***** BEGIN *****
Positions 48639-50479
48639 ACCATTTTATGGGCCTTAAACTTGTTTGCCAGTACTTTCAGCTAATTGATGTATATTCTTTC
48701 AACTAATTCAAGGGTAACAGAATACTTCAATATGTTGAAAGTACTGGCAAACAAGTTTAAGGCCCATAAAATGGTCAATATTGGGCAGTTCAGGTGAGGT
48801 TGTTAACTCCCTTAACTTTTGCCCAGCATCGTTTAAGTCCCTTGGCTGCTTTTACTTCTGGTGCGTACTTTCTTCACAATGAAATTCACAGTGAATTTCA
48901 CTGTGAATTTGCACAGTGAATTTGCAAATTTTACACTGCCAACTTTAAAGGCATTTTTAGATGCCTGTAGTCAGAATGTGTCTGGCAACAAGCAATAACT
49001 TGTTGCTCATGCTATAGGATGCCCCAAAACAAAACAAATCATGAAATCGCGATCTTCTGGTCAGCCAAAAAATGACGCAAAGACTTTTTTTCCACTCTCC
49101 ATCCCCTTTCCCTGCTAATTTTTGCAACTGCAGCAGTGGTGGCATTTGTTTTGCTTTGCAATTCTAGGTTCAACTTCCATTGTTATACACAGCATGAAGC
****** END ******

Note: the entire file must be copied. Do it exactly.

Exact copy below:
Positions 48639-50479
48639 ACCATTTTATGGGCCTTAAACTTGTTTGCCAGTACTTTCAGCTAATTGATGTATATTCTTTC
48701 AACTAATTCAAGGGTAACAGAATACTTCAATATGTTGAAAGTACTGGCAAACAAGTTTAAGGCCCATAAAATGGTCAATATTGGGCAGTTCAGGTGAGGT
48801 TGTTAACTCCCTTAACTTTTGCCCAGCATCGTTTAAGTCCCTTGGCTGCTTTTACTTCTGGTGCGTACTTTCTTCACAATGAAATTCACAGTGAATTTCA
48901 CTGTGAATTTGCACAGTGAATTTGCAAATTTTACACTGCCAACTTTAAAGGCATTTTTAGATGCCTGTAGTCAGAATGTGTCTGGCAACAAGCAATAACT
49001 TGTTGCTCATGCTATAGGATGCCCCAAAACAAAACAAATCATGAAATCGCGATCTTCTGGTCAGCCAAAAAATGACGCAAAGACTTTTTTTCCACTCTCC
49101 ATCCCCTTTCCCTGCTAATTTTTGCAACTGCAGCAGTGGTGGCATTTGTTTTGCTTTGCAATTCTAGGTTCAACTTCCATTGTTATACACAGCATGAAGC